Tuesday, 1 March 2016

Book Review: THE MISSING HOURS by Emma Kavanagh

The Missing Hours

The Missing Hours
Author: Emma Kavanagh
Publisher: Random House UK, Cornerstone
Read: February 2016
Expected publication: 21 April 2016

Synopsis (Goodreads):

A woman disappears

One moment, Selena Cole is in the playground with her children and the next, she has vanished without a trace.

A woman returns

Twenty hours later, Selena is found safe and well, but with no memory of where she has been.

What took place in those missing hours, and are they linked to the discovery of a nearby murder?

‘Is it a forgetting or a deception?’

My thoughts:

I have only just discovered author Emma Kavanagh and am halfway through the audio-version of her previous novel “Hidden” (which is great), so was thrilled to receive this preview copy of her latest novel from the publisher.

Psychologist Selena Cole and her husband have established a successful but unusual business together – negotiating ransom with kidnappers in an effort to free hostages. After her husband is tragically killed in a bomb blast during their last business trip, Selena is forced to take a step back from the business and concentrate on bringing up her two small daughters as a sole parent, still reeling from her loss. One afternoon, whilst taking the girls to the playground, Selena disappears without a trace. Considering her recent personal tragedy, police hold grave fears for her safety. When she appears  20 hours later unharmed but without recollection of the time she was “missing”, everyone is relieved and happy to close the case – everyone except DC Leah Mackay, who suspects that there may be something sinister underlying Selena’s “disappearance”. Something which may be connected to her former job as negotiator. Something which may even tie her to the murder of a lawyer who was found stabbed the same day Selena went missing. Leah just can’t let it rest ....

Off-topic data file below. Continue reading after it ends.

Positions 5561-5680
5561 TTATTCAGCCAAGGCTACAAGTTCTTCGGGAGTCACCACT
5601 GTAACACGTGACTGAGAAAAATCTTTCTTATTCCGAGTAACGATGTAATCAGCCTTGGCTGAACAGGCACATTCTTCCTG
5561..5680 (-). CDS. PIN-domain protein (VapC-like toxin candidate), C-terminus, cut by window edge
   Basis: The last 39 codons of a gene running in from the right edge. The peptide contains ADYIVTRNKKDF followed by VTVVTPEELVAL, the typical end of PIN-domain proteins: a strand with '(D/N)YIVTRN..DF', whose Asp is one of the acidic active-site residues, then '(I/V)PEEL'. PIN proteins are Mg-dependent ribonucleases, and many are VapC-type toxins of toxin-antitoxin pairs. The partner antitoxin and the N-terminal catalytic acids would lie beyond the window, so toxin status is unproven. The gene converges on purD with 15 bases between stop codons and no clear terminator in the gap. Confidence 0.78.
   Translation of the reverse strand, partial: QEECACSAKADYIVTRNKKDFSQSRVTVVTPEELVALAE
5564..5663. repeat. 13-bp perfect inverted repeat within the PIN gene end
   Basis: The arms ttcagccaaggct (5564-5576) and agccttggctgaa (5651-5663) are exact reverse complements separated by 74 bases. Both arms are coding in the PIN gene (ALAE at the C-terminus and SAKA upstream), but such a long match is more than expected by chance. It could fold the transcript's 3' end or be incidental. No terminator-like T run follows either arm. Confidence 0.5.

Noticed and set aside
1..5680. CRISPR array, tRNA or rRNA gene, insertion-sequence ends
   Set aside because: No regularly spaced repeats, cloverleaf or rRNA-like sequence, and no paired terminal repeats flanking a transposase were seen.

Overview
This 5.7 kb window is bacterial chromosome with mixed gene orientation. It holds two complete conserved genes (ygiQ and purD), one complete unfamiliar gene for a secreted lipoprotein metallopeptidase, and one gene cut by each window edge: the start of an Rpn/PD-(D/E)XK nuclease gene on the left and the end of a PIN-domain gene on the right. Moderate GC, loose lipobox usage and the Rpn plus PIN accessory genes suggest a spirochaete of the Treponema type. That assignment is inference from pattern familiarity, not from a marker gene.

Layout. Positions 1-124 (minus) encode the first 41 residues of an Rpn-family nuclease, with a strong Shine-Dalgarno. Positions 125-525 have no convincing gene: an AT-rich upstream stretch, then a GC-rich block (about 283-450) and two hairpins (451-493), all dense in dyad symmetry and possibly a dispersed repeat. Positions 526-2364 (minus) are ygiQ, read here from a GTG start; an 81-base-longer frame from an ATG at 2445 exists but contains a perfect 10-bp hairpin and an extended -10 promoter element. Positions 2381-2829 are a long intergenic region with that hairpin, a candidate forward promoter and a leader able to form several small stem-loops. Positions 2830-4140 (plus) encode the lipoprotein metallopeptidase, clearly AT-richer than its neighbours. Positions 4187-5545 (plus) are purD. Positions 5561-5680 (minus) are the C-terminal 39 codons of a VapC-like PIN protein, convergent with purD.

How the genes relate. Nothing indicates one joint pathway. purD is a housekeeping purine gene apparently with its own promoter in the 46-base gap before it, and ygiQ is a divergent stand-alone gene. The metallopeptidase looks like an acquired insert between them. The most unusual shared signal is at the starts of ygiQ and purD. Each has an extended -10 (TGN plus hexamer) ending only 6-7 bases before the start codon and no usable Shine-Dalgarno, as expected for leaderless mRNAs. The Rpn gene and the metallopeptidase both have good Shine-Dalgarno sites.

I loved the unusual background of this novel, especially the case histories of kidnap and ransom which are inserted into the storyline in the form of reports and add an intriguing element to this police procedural. Kavanagh has obviously done her research on the subject matter, and I found myself eagerly looking up various snippets of information that intrigued me, especially related to the drug “Devil’s Breath” – scary stuff! Whilst storylines with multiple POV’s can sometimes be disjointed or confusing, they worked well for me in this story, adding to the mystery and providing interesting background information. In the end, all stories come together in a surprising conclusion which perhaps did not answer all my questions but threw in a surprise element I had not considered.

All in all a satisfying and intriguing read – and the discovery of an author I hope to read a lot more from in future.

Thank you to Netgalley and the publisher for providing me with a free electronic copy of this novel in exchange for an honest review.

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